Ownership

Compensation packages at XMTP, Inc. have both a salary and equity component. Owning equity in the company represents an opportunity to share in upside that might be achieved should we accomplish our goals as a team. We believe that it’s important for team members to have a sense of ownership and pride in the work they’re contributing, and equity is a great way of achieving that.

Vesting Schedule

At early stage startups, stock options typically “vested” over a period of time. This means that while there is a certain amount of stock set aside as compensation, it does not all arrive at once, but is earned over time.

We have a traditional four-year vesting schedule, where 1/48th of the stock will accrue each month.

Note: In a typical startup, a vesting schedule typically comes along with a “cliff” which means that for the period of a year no stock accures, but a large chunk is received immediately following that first year. However, we don’t think this properly aligns incentives and so we’ve eliminated the cliff. You can read more on that in our blog post .

NSO’s

At XMTP, we give equity grants in the form of Non-Qualified Stock Options. These are called options because it gives you the option to purchase stock at the rate set at the time of hire later on down the road, subject to vesting terms. For example, if when you are granted options they are priced at $0.10/share, and XMTP later grows such that its common stock is worth $1.00/share, you can still purchase your options at $0.10/share.

If you’d like to learn more about how exercising your options might impact you, please reach out to your Northstar advisor.

Extended Exercise

The standard operating practice in startups is to offer a 90-day window to exercise stock once a person has departed a company. We recognize that this could create an untimely or untenable burden, which may lead people to be unable to exercise their options and miss out on any future upside in the company. For those that are leaving the company on reasonable terms we believe there’s a better way to do this.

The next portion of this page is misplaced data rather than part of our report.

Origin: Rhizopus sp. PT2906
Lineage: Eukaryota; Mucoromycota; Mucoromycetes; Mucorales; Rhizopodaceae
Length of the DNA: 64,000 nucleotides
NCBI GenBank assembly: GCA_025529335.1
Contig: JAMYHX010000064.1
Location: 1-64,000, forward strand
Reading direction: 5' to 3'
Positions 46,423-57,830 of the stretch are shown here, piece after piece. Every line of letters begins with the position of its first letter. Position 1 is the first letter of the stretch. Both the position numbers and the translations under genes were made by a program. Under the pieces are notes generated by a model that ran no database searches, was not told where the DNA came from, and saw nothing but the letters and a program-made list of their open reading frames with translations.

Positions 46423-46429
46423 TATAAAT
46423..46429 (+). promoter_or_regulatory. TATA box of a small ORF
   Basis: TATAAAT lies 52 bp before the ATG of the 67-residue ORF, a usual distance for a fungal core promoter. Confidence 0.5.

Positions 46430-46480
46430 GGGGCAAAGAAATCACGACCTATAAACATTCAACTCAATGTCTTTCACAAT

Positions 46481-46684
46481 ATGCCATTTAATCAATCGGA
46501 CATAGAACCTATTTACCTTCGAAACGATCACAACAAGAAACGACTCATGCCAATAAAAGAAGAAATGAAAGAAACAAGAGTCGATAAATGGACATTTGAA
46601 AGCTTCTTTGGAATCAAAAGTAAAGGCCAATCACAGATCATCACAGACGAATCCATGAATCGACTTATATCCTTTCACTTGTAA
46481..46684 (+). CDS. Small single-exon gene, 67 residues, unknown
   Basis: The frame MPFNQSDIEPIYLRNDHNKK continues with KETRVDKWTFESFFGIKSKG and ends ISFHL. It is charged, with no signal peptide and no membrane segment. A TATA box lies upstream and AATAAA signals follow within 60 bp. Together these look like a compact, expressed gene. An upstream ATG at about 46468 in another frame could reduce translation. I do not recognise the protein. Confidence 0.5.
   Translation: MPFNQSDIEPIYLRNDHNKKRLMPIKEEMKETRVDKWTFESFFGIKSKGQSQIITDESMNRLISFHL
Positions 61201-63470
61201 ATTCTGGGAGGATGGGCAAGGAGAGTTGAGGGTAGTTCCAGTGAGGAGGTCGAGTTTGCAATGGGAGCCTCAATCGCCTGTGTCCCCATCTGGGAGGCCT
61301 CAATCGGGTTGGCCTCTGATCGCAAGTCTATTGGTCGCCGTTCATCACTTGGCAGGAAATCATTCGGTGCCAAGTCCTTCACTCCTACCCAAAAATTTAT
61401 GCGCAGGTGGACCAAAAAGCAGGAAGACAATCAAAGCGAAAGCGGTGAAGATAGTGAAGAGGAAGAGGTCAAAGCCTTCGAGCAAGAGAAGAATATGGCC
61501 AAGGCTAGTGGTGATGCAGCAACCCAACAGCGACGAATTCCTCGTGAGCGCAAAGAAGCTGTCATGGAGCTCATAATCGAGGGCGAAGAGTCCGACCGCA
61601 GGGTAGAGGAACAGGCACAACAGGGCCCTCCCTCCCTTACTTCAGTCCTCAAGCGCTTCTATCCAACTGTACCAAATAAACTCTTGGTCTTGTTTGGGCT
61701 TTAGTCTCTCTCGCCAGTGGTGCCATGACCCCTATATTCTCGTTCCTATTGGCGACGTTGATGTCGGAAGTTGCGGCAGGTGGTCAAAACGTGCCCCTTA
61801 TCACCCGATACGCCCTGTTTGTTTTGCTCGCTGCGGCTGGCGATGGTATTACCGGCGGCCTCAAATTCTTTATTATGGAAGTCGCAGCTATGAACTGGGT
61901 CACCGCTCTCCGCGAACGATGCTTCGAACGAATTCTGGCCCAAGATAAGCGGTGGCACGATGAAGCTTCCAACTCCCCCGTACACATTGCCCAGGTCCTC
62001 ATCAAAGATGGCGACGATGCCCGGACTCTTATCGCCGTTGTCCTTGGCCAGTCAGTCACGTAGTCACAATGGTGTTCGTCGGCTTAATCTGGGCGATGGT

For those that qualify, XMTP, Inc. offers an exercise period equal to the number of months that their stock had vested at the company. So in this example if you’ve stayed for two years, you’d have two years from the date of departure to exercise your options.

To be clear on what constitutes leaving on “reasonable terms,” it’s largely based on our “How to Quit” guidelines, with a couple additions:

  • Have early conversations with whomever you report to, letting them know about how you’re feeling about things, and if you’re inclined to consider leaving. If you’re uncomfortable in having that discussion with them, you can communicate that to People Ops.
  • If you do intend to leave, communicate that in a live discussion with whomever you report to, or someone in People Ops. This should take place no less than 3 weeks prior to your intended departure.
  • Ensure that you’re leaving with a clear transition plan in place so that process can meaningfully continue for the things you have been working on.

Above all else it comes down to communication. If you’re communicating sufficiently with the necessary individuals and teams, and you’re not leaving for a competitor, you’d qualify for extended exercise.

Note: Anyone terminated for-cause would not be eligible for extended exercise.